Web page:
Zoom Bombing - What is it and what can you do about it
The FBI has posted a warning about so-called "Zoom Bombing," explaining that "As large numbers of people turn to video-teleconferencing (VTC) platforms to stay connected in the wake of the COVID-19 crisis, reports of VTC hijacking (also called “Zoom-bombing”) are emerging nationwide"
- Do not make meetings or classrooms public. In Zoom, there are two options to make a meeting private: require a meeting password or use the waiting room feature and control the admittance of guests.
- Do not share a link to a teleconference or classroom on an unrestricted publicly available social media post. Provide the link directly to specific people.
- Manage screensharing options. In Zoom, change screensharing to “Host Only.”
- Ensure users are using the updated version of remote access/meeting applications. In January 2020, Zoom updated their software. In their security update, the teleconference software provider added passwords by default for meetings and disabled the ability to randomly scan for meetings to join.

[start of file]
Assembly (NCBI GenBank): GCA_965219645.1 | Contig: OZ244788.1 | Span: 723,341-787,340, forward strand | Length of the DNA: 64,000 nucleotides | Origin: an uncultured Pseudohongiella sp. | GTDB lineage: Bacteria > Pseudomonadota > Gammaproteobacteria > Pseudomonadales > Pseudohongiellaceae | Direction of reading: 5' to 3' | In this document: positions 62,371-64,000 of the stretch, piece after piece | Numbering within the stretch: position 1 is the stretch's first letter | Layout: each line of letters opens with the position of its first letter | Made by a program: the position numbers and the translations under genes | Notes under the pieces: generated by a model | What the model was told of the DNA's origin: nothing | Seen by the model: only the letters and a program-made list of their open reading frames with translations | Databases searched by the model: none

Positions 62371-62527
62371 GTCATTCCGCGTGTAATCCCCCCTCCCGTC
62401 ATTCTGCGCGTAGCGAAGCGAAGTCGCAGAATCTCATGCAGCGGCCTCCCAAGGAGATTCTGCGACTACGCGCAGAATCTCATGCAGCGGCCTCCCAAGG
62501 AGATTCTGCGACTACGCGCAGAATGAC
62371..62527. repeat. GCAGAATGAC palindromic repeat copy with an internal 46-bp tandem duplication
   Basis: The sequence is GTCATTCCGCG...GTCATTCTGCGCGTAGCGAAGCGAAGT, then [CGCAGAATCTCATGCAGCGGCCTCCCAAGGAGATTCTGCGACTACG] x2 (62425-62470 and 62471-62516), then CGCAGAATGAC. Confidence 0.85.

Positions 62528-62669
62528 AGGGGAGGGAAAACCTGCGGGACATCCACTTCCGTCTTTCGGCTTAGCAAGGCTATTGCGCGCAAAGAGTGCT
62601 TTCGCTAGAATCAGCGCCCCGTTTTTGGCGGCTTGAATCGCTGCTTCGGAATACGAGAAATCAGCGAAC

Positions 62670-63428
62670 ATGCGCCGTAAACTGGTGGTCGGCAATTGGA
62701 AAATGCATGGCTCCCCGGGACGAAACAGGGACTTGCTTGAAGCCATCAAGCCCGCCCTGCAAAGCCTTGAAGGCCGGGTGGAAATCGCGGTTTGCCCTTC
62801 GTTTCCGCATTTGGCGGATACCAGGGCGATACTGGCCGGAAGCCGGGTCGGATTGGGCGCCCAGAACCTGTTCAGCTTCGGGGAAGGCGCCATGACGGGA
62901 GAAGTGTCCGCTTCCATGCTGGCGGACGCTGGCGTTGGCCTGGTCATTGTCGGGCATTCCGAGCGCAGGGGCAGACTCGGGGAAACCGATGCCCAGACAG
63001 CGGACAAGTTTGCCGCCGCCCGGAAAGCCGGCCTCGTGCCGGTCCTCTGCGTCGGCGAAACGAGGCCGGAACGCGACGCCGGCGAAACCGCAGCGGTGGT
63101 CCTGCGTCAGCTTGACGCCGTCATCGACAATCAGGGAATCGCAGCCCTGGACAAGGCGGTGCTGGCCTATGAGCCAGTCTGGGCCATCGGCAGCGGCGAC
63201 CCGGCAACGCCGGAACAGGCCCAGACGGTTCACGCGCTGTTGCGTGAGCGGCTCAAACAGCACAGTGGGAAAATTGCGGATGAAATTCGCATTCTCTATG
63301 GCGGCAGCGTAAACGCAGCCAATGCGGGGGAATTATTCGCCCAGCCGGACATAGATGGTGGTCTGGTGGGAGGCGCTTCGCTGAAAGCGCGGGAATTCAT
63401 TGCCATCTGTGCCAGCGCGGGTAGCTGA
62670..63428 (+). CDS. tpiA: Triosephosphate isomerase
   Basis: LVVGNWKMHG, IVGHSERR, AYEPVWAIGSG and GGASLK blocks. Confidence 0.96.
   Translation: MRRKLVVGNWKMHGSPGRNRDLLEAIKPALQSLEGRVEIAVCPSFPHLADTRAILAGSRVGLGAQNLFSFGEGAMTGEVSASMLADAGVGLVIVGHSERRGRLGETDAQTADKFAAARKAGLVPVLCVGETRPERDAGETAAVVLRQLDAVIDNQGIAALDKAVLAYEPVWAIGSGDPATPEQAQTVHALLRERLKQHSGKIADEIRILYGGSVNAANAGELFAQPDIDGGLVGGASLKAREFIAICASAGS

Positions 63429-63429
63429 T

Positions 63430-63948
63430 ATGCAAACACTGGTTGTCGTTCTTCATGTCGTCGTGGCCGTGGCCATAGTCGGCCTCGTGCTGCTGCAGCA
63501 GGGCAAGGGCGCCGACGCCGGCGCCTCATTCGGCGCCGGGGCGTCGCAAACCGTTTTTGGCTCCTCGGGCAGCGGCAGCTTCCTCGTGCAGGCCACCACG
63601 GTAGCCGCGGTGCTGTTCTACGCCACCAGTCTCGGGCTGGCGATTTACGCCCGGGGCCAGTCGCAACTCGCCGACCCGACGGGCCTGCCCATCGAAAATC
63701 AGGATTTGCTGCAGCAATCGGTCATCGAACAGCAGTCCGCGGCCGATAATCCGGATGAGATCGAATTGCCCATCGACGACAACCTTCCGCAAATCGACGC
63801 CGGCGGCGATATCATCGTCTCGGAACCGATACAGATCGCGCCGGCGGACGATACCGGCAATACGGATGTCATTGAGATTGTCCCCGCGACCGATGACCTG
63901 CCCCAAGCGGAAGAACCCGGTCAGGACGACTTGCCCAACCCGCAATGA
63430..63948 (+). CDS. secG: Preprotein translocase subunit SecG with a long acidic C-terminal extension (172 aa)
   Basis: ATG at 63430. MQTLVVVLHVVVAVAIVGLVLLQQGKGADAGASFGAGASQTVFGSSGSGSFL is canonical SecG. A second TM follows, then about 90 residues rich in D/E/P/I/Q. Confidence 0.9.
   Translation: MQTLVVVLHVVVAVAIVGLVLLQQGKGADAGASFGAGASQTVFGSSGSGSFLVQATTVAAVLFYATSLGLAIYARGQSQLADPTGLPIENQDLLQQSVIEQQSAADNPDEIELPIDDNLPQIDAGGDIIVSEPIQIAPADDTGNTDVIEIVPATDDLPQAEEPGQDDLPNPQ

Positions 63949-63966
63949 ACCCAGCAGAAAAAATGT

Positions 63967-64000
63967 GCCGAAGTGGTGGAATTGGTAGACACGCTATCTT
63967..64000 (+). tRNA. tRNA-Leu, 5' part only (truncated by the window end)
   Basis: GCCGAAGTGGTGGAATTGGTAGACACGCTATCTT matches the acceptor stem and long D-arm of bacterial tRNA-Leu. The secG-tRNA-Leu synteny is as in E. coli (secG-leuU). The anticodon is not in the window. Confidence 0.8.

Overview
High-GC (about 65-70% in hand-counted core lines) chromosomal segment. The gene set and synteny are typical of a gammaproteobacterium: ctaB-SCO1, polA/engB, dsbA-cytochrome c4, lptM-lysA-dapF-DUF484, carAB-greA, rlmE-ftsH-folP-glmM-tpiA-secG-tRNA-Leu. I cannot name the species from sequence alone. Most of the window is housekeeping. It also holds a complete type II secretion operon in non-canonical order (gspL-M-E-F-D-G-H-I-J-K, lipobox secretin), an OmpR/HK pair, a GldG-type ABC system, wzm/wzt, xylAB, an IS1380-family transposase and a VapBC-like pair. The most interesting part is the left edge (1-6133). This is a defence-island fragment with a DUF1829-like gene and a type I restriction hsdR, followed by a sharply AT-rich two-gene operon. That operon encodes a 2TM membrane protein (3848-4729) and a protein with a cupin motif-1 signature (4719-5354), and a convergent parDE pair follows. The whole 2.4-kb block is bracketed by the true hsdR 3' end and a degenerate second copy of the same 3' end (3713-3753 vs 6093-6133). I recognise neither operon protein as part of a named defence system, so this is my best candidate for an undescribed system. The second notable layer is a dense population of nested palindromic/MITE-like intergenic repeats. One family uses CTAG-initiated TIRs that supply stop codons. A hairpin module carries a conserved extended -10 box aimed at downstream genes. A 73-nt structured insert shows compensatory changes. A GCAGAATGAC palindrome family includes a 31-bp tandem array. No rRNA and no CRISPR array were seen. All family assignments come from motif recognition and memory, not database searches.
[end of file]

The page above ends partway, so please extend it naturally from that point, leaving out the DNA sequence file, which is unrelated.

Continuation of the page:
There is also a particularly nasty and very dangerous bug that reportedly has been patched just in the last few days (beginning of April, 2020). If you are using it, please make sure to update your Zoom software right away, and as often as possible.
From a larger perspective, it's extremely important to ensure that any company devices are properly setup and maintained, according to company policies and security best-practices.
It's important to remember that if you're setting up video conferencing, there are viable alternatives to Zoom - particularly for entities that use Office 365 (Teams), and Google Meet. Note that for those using G-Suite, Google has upgraded their former limit of (max.) 25 participants, per their announcement March 3rd, 2020:
Published April 3, 2020 by David Haines,